It’s incredibly difficult to describe the feelings that go on inside you when you’re on your way to see a father you once adored, but for eight long years have been fantasising about killing. You play out the whole thing over and over again with different scenarios: a joyful reunion full of happy tears; an angry reunion where you knock him out.
I realised that, when he wasn’t drunk, this guy was indeed the most wonderful dad in the world. Somehow, during the past eight years I had managed to block out all the good memories and focused solely on what he’d done wrong. I realised I still very much loved this laughing, beautiful, terribly flawed man.
Dad volunteered to go, but Uncle One insisted that Dad should stay and wait, and that he’d go. So Dad and Uncle One split up the boat money between the two of them, and Uncle One went with the men, while Dad waited. An hour later . . . no Uncle One. An hour and a half later . . . no Uncle One.
“I had an ill feeling in my stomach, Anh, like something was wrong.” Dad looked up to the ceiling, and his face turned a deep red. “I felt an urge to go down the track, to see what had happened . . . in fact, as soon as Uncle One left with them, I felt an urge to track behind them.”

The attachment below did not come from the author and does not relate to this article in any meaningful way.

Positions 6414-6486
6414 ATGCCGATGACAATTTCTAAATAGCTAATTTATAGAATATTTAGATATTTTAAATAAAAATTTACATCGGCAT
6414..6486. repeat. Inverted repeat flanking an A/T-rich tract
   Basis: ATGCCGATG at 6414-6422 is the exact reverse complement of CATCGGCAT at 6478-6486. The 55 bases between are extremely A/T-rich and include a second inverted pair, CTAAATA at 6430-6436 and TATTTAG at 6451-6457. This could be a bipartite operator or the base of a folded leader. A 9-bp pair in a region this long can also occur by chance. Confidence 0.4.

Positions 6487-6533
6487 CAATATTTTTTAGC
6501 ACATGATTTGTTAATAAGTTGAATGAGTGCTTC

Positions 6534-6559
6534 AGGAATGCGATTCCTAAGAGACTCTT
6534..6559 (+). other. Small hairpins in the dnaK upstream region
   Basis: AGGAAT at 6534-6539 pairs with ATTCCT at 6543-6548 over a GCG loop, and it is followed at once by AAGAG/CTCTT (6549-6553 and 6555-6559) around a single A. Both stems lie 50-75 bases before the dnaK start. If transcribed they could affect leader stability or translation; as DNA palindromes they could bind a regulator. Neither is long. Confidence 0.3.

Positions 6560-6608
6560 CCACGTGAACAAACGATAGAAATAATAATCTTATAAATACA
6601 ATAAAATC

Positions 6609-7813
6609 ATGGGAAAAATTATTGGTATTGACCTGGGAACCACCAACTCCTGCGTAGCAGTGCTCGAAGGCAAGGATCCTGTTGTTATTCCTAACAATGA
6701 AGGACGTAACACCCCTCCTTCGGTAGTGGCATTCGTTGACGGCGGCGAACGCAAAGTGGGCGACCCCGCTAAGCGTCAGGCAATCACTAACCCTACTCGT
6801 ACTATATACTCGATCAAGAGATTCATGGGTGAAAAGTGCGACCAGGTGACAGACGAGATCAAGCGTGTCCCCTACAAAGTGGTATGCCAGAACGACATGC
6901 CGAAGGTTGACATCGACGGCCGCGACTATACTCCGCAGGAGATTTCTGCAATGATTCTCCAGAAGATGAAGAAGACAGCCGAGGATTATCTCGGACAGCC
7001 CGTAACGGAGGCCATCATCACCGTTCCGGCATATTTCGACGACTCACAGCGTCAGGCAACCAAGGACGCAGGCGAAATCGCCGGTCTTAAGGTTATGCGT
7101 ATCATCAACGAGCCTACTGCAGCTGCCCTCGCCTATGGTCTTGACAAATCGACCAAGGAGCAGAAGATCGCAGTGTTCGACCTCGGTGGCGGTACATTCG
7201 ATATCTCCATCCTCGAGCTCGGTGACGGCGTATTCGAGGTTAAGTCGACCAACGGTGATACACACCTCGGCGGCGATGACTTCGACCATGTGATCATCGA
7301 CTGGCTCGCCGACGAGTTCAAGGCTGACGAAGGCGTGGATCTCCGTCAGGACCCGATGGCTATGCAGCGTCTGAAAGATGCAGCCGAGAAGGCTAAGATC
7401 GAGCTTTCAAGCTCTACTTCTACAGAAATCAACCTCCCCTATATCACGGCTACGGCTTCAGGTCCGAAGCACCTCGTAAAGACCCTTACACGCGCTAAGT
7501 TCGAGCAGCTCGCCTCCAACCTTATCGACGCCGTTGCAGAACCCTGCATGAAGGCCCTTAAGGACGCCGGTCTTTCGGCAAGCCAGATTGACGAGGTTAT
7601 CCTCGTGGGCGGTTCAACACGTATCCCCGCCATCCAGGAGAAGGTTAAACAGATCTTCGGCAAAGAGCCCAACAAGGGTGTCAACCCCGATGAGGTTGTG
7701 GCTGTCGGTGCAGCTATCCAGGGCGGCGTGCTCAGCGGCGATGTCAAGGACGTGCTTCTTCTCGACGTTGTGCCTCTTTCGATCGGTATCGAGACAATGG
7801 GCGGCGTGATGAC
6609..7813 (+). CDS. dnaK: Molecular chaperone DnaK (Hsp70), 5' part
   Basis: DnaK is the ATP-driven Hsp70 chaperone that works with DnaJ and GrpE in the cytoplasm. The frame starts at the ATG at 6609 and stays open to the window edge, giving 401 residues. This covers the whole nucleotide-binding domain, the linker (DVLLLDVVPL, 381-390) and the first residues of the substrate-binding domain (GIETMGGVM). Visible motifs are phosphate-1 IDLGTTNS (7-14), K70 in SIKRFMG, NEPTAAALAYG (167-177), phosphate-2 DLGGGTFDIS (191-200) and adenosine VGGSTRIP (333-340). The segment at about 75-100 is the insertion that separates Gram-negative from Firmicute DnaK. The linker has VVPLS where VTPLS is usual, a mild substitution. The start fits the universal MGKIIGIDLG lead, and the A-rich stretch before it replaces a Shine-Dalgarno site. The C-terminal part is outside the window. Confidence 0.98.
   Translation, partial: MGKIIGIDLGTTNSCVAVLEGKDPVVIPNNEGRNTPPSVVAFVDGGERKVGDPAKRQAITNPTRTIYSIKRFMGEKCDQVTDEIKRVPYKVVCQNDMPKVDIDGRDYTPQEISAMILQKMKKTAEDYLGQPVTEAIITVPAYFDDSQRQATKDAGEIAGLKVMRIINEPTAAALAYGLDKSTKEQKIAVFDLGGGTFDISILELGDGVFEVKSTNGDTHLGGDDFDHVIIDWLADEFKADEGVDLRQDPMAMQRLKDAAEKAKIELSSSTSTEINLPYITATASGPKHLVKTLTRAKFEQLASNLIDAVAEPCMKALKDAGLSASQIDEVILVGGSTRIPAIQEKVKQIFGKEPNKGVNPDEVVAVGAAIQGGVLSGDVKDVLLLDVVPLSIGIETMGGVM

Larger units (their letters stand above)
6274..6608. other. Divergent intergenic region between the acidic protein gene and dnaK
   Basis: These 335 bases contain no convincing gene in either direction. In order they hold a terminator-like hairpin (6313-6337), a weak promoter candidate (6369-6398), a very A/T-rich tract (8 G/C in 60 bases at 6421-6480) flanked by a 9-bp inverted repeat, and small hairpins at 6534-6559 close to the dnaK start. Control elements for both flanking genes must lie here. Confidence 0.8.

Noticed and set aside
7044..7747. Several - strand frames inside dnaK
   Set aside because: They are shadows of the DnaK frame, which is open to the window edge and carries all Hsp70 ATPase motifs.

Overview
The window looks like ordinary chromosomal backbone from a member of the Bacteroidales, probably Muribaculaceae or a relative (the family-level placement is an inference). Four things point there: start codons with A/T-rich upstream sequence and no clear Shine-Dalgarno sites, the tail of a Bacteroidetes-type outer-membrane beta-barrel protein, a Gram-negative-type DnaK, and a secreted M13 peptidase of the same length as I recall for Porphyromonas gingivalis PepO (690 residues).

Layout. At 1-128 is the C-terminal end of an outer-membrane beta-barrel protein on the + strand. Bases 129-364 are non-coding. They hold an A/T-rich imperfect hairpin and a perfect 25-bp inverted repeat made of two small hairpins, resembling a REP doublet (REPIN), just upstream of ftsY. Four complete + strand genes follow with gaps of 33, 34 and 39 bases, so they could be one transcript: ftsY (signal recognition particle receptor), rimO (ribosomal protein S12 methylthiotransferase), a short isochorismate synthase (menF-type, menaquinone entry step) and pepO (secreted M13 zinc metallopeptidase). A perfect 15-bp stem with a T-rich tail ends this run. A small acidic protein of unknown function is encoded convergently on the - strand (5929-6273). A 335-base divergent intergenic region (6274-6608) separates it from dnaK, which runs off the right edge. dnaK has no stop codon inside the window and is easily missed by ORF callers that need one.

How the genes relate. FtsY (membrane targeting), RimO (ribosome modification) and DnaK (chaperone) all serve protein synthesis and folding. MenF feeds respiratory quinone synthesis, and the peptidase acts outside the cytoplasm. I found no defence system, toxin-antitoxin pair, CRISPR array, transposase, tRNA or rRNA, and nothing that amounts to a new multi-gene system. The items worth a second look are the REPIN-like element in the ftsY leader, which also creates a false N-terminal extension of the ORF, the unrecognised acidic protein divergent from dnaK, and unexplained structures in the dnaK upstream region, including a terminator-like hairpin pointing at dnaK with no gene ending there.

I listened stunned.
“I didn’t follow. I just waited.”
There were a bunch of speeches and then the prime minister stepped up to the microphone.
“The 2005 Young Australian of the Year is . . . Khoa Do!”
Jesus Christ! Khoa’s done it. My brother just won Young Australian of the Year.
Khoa, the baby dangled over the side of the boat by the pirates, the toddler that Mum dressed in little girls’ dresses, the fat kid who thought the homeless woman was going to eat him… had just won Young Australian of the Year.
Mum was bawling tears of happiness.
We handed them the big cheque and Daniel gave me a hug, his tears wetting my ear and my neck.
“Thank you, Anh. We’ve got the money to look after Sarah now . . . my wife’s going to be okay now . . . thank you.”
I look across the water and am mesmerised by the beauty of this magnificent setting. My parents set off on a boat trip many years ago to provide their children and grandchildren a better life. And here we are, thanks to them, enjoying this perfect day. In that moment I know I am happy. I look up to the blue sky and give thanks.